People across the world wait anxiously for the next development in the Fukushima nuclear power plant meltdown scare. This map of Japan shows the potential radius the radiation threat extends from the nuclear power plant with a situation. People from Sendai and Fukushima are being shuttled south to Tokyo, which is just out of harm’s way for the time being.
On the West Coast and here in the Chicago area, potassium iodide pills are flying off the shelves at health food stores. But do they really work against radiation? And what are the effects of radiation exposure on our health?
We spoke with a local doctor about exposure, testing and treatment. Here is our Q&A with Dr. Dino Rumoro, Chairman for the Department of Emergency Medicine at Rush University Medical Center.
What are the effects of radiation exposure?
The short-term, immediate effects range from being lightheaded, fatigued and weak to dizziness, nausea and vomiting. At higher exposures, you would experience more sickness: nausea, vomiting, diarrhea, bleeding, seizures. And depending on the level of radiation exposure, skin burns, cancer; and in higher levels, coma and death.
Have you seen any local patients who were worried about radiation exposure?
Yes, we have had a couple in the past 48 hours that came in, including someone who was in proximity to Japan.
When a patient comes in worried about radiation exposure, how do you respond?
I talk to them to get a better history of how close they really came to the nuclear reactor site. And I explain how close they would have to be to have an adverse effect from radiation exposure.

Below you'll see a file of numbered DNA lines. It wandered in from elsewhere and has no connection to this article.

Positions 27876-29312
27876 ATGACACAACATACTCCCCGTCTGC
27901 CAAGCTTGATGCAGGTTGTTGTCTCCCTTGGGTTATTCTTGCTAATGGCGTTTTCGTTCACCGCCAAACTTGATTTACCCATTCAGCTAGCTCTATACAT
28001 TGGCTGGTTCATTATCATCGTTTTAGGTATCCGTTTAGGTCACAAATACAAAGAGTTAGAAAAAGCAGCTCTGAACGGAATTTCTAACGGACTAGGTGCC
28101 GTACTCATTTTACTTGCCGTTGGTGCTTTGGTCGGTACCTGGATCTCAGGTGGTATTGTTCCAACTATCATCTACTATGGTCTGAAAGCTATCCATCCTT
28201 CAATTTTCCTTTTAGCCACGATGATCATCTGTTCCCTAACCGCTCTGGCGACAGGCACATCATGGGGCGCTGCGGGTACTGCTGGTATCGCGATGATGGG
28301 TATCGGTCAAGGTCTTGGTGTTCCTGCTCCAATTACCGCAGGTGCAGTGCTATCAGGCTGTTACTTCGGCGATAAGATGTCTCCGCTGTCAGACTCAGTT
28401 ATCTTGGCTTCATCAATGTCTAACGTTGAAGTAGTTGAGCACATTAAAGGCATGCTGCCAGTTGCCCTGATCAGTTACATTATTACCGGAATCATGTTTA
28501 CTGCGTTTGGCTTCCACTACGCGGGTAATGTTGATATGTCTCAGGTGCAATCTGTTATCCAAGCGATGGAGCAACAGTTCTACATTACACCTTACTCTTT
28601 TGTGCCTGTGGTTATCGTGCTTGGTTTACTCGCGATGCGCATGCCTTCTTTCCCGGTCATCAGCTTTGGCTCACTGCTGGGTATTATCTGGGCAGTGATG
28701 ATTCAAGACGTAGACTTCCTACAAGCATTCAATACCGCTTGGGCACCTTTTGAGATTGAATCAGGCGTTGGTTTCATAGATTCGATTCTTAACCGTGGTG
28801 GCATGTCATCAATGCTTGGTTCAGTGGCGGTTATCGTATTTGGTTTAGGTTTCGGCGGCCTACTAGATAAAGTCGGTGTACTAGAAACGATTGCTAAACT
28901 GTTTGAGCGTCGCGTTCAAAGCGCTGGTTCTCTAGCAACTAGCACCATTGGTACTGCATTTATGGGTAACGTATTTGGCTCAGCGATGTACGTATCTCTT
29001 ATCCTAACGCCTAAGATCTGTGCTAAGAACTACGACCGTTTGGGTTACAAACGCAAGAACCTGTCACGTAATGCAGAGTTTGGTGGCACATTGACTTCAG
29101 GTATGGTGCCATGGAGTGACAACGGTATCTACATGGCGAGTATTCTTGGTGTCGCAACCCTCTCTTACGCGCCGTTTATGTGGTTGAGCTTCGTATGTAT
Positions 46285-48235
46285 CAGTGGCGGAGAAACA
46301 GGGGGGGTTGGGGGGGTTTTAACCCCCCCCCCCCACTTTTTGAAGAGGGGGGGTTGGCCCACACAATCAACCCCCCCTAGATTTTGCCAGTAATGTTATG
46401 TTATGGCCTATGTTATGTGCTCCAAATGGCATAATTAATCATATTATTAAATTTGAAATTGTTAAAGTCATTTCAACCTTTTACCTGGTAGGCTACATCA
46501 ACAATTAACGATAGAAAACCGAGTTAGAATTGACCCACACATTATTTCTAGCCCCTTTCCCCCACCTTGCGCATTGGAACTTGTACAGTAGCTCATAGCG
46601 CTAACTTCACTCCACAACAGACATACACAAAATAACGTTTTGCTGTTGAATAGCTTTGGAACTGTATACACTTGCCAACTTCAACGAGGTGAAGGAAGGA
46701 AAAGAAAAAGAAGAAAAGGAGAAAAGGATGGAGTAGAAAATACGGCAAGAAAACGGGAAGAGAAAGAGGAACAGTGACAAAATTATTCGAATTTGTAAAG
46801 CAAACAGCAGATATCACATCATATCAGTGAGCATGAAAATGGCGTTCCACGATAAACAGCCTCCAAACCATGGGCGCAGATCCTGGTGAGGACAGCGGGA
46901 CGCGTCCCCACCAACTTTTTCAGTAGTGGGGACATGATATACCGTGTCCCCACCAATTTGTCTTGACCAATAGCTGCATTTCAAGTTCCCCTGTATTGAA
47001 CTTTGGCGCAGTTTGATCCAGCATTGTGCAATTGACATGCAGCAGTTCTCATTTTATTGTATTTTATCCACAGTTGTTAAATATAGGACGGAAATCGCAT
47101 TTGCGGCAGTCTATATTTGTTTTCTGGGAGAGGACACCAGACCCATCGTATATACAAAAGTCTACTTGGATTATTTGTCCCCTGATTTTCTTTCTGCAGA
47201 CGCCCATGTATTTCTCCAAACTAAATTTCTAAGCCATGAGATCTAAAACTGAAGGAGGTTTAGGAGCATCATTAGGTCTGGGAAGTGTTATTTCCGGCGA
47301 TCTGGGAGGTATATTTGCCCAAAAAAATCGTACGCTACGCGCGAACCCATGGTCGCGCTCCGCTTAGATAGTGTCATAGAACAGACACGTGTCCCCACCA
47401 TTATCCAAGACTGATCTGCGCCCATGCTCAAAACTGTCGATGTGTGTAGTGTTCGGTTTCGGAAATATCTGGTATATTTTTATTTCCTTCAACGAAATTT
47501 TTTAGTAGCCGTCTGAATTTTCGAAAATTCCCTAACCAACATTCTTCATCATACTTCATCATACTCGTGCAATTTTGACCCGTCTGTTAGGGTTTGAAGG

How would you actually test a patient for radiation exposure?
I would use a Geiger counter to see if there was evidence of radiation. If it was positive, then the patient would have to take their clothes off and bag them, so as not to contaminate others. You don’t need to de-contaminate the patient at this point, there is nothing to wash off. The ionizing radiation has entered their body already.
Depending on how high the level of radiation is, I would draw blood, do a full blood count to get an idea of how high the dose of radiation was. If their lymphocytes are low, then it was most likely a high-dose exposure. It may give you an idea of what the outcome might be.
What is the treatment for radiation exposure?
For acute radiation exposure, I would prescribe 300 milligrams of potassium iodide a day for 10 days. We use a liquid in the hospital setting because it has a higher concentration than pills.
What exactly does potassium iodide do?
It protects the thyroid gland. Radioactive isotopes can get into a patient’s system and go into the thyroid gland and cause damage. The potassium iodide blocks receptors in the thyroid gland so the uptake of radioactive iodine, which is coming from the nuclear plant, is blocked.
Do you recommend taking potassium iodide to combat possible radiation exposure?
In the U.S. — no. Plus, potassium iodide is strictly to protect the thyroid and doesn’t do anything for bone marrow suppression. It doesn’t reverse that or prevent it. And it has no effect on the gastrointestinal system, which is most sensitive to radiation.
In Japan, the reality is that you are not going to have enough potassium iodide to treat everyone. You have to treat the most vulnerable who have been exposed first: children and pregnant women.
What are the risks of too much potassium iodide?
You can induce thyroid problems. You can have iodide-induced hypothyroidism, which is a slower functioning thyroid and will escalate the disease process.
Dr. Rumoro warns against the over-the-counter potassium iodide pills. He says the doses that are given, which are less than 40 milligrams per pill, will have “zero effect on acute radiation exposure.”
Registered dietician David Grotto also warns against purchasing potassium iodide supplements online from companies that are not well-established, and warns against any products that are not FDA-approved.
Grotto, author of 101 Optimal Life Foods, has written a blog about the best natural food sources of iodine. For more information, click here.
For local residents wondering about nuclear power in our area, the following map shows the locations of nuclear power stations in Illinois (continue reading to see the map):